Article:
help veterans prepare and plan for entrepreneurship. The Veterans Business Outreach Program provides entrepreneurial development services such as business training, counseling and mentoring to eligible veterans owning or considering starting a small business. More information is at

The SBA also features programs for American Indians, Native Alaskans and Native Hawaiians seeking to create, develop and expand small businesses. These groups have full access to the necessary business development and expansion tools available through the agency’s entrepreneurial development, lending and procurement programs. More information is at:

U.S. Export Assistance Centers consist of SBA and U.S. Department of Commerce staff in a single location and provide trade promotion and export-finance assistance for small businesses.  The Centers also work closely with other federal, state and local international trade organizations. To find the nearest USEAC, visit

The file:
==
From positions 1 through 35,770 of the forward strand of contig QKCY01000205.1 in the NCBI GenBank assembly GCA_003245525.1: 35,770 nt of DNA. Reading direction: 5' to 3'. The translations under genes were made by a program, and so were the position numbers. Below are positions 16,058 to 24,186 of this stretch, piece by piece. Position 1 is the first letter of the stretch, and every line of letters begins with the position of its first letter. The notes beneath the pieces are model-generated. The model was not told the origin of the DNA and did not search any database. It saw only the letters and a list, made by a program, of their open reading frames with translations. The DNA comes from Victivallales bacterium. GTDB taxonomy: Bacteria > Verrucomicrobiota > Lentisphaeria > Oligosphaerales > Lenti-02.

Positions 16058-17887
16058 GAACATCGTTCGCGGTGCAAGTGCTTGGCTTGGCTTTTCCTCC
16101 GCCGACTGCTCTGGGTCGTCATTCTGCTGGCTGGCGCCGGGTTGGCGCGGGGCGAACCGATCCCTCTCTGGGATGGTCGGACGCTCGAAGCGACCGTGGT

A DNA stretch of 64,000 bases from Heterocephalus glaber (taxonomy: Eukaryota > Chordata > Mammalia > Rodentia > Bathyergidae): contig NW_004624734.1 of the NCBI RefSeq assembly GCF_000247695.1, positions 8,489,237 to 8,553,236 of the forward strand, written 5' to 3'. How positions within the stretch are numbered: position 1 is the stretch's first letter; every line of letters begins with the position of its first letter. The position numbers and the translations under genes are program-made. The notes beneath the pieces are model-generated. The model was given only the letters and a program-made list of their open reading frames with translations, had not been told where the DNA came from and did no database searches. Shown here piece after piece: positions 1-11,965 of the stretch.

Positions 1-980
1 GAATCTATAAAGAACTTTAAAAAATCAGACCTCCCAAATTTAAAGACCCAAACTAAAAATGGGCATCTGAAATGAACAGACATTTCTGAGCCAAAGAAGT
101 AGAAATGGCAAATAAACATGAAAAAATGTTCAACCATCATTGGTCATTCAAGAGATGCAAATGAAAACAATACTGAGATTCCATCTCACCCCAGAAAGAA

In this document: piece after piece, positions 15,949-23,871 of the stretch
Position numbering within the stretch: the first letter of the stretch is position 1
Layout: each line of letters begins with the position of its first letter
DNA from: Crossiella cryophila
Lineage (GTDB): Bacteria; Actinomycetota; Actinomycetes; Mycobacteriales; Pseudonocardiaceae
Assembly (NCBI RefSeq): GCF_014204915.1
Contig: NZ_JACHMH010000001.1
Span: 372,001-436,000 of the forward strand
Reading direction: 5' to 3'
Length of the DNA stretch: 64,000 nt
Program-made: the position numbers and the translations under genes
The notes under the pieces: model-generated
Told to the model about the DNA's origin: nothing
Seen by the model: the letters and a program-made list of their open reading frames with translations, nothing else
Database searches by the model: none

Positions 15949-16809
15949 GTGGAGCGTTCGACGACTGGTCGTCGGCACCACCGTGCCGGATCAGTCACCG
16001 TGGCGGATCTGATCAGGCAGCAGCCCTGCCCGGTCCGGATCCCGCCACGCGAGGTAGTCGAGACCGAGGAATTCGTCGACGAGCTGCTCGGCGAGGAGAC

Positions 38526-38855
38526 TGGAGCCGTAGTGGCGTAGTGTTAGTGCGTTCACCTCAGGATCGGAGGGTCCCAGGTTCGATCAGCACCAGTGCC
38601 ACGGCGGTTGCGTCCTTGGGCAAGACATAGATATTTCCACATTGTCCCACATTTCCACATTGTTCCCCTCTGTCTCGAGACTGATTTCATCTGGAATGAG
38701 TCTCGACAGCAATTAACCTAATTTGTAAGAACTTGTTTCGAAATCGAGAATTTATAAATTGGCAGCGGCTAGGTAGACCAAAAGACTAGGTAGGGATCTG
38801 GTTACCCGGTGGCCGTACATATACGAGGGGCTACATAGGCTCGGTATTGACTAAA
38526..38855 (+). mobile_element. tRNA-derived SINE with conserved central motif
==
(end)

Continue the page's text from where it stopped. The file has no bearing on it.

Training When You Need It

In addition to training workshops held by SBA district offices and resource partners across the country, the agency also features the Small Business Training Network, an Internet-based training portal. SBTN provides more than 25 free, self-paced courses and links to a wide array of information resources. Interactive assessment tools are available to guide clients to appropriate training. Online training is available 24 hours a day. More information is available at

Find The Regulations You Need

The Electronic Code of Federal Regulations (eCFR) is maintained by the U.S. National Archives and Records Administration. It includes all changes to the small business size regulations, which are current as of the date specified at the top of the linked page.

Financing Your Business

Many entrepreneurs need money to start or expand a small business and must combine what they have with other sources of financing. These sources can include family and friends, venture capital financing and business loans. The primary business loan programs of SBA and the equity financing program are:

  • 7(a) Loan Program